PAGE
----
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          How to Make Private Browsing on Safari Truly Private

          There comes a time when we may be searching online and don’t want the browser to remember our footsteps. The reasons don’t always have to be what we obviously think of as the main reason; for example, sometimes, you may not want Safari to remember your passwords or prompt you to enter your password when surfing the web.

          Whatever the reason, we may think that we are totally in the clear with Private Browsing on Safari and the other browsers on a Mac. However, a quick Terminal command can bring up every website you’ve visited. How do you do this? Also, how do you clear your tracks for good? We will provide both answers and more today.

            What Does Private Browsing Do?

            When activated, Private Browsing on Safari prevents your browsing history from being kept in the history tab of the application. Along with this, it doesn’t autofill information that you have saved in the browser. In this mode, you essentially become incognito and any references of previous use is essentially hidden when you are in private mode.

            For example: if you are on Facebook or filling out a form and some information or your login is already filled in in the spaces provided, this is called autofill. It’s activated by simply clicking Safari next to the Apple symbol in the menubar and selecting Private Browsing, then clicking “OK” to the prompt.

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            The reasons behind private mode differ for each individual. While we won’t go into all of those reasons, one thing that is  important to remember is that private browsing doesn’t forget the websites you visit. As we will see later on, Macs keep a second copy of the websites you visit in either mode. If you are in frantic mode looking for a solution to this, look no further.

            The Terminal Archive

            While Safari does a good job of keeping your search history out of prying eyes in the history tab, there is a less-than-obvious way to view a full list of visited websites on Mac. This is done in Terminal; the command-line emulator that allows you to make changes to your Mac.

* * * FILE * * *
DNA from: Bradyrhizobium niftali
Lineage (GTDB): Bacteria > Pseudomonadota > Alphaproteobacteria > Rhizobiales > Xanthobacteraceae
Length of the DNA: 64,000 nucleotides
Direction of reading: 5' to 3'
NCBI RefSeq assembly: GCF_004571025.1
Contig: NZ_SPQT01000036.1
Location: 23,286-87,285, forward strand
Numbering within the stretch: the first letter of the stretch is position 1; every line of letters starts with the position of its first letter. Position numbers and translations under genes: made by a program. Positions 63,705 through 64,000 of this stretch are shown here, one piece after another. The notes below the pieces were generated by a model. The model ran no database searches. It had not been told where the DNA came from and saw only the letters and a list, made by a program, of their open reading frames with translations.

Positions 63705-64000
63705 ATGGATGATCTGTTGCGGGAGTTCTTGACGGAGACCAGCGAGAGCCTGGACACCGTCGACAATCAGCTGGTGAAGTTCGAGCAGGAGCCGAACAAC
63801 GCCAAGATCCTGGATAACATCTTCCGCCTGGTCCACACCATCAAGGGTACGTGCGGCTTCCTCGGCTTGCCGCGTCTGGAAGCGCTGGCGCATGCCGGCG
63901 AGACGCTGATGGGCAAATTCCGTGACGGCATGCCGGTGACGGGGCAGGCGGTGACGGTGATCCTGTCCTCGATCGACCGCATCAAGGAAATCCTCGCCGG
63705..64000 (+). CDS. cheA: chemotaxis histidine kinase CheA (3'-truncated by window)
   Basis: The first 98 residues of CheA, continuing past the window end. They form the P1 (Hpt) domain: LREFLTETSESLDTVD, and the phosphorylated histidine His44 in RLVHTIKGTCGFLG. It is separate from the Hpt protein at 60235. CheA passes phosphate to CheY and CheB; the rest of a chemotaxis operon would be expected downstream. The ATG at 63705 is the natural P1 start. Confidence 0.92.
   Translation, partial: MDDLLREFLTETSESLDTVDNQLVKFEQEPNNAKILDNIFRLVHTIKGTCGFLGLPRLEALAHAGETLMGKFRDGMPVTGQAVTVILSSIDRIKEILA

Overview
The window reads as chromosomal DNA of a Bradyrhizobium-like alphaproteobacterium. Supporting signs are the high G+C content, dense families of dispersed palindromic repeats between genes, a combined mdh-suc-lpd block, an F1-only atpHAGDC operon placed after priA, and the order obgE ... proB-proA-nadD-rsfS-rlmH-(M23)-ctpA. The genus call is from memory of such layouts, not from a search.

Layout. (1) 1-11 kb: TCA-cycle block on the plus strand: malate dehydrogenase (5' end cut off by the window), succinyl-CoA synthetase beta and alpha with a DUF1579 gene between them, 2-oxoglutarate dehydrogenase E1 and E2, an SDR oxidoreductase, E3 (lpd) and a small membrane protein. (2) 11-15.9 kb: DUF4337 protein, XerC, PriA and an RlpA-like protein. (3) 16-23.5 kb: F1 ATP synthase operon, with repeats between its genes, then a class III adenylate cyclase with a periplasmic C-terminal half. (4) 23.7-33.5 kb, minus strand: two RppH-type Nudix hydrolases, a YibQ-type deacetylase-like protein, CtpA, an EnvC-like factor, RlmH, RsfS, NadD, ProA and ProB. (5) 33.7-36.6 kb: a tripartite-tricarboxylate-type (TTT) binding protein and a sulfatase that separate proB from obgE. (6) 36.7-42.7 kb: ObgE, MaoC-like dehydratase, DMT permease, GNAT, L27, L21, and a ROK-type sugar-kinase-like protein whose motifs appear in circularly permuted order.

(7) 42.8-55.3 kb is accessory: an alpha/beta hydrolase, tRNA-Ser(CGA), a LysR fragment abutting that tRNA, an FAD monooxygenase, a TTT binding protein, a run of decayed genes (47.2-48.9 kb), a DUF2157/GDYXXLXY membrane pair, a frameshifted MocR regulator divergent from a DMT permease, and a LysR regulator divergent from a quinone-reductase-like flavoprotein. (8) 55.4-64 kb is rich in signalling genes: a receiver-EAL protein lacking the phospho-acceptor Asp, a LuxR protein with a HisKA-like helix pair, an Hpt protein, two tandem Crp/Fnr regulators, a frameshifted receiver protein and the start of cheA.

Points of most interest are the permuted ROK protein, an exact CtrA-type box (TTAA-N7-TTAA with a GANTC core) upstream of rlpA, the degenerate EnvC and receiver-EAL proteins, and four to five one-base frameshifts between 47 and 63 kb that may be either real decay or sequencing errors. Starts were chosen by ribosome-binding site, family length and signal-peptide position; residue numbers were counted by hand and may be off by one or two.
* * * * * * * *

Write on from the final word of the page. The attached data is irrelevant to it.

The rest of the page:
Terminal is located in the Utilities folder on your Mac. Once activated, simply add the command:

            dscacheutil -cachedump -entries Host

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            Once you hit “enter”, a list of the visited sites appear. Showing only the domains, the sites appear in a format of:

            Key: h_name :(website domain)ipv4 :1

            However, there’s no need to fear—there is a way you can clear this information from Terminal with a command that’s just as simple.

            Clearing Your Tracks

            Just as simply as you were able to enter the command to view the websites, you can clear the cache that Terminal showed you with the comamnd:

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            dscacheutil -flushcache

            As the command denotes, this literally “flushes” the domains from Terminal. This does not prevent the record from continuing to be recorded for future sites, however, so if that’s an issue for you, repeat this process regularly.

            Other Browsers and Private Browsing

            Other browsers have this form of privacy mode for their service. They promise many of the same things as Safari, but they do not have the same Terminal issue due to how this command only presents websites visited on Safari (the browser Macs come shipped with).

            If you use Firefox, you’ll notice that its private mode is also known as Private Browsing. Chrome calls private mode Incognito, while Internet Explorer refers to it as InPrivate Browsing. Opera is the newest to the scene, denoting it as Private Tab. Safari is the oldest well-known browser with this feature.

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            As you can see, despite Private Browsing not being 100% private, Terminal allows for your browser to be. In what ways has Terminal helped your life or allowed you to become more productive? Let us know in the comments below.

            Featured photo credit: Benjamin Dada via unsplash.com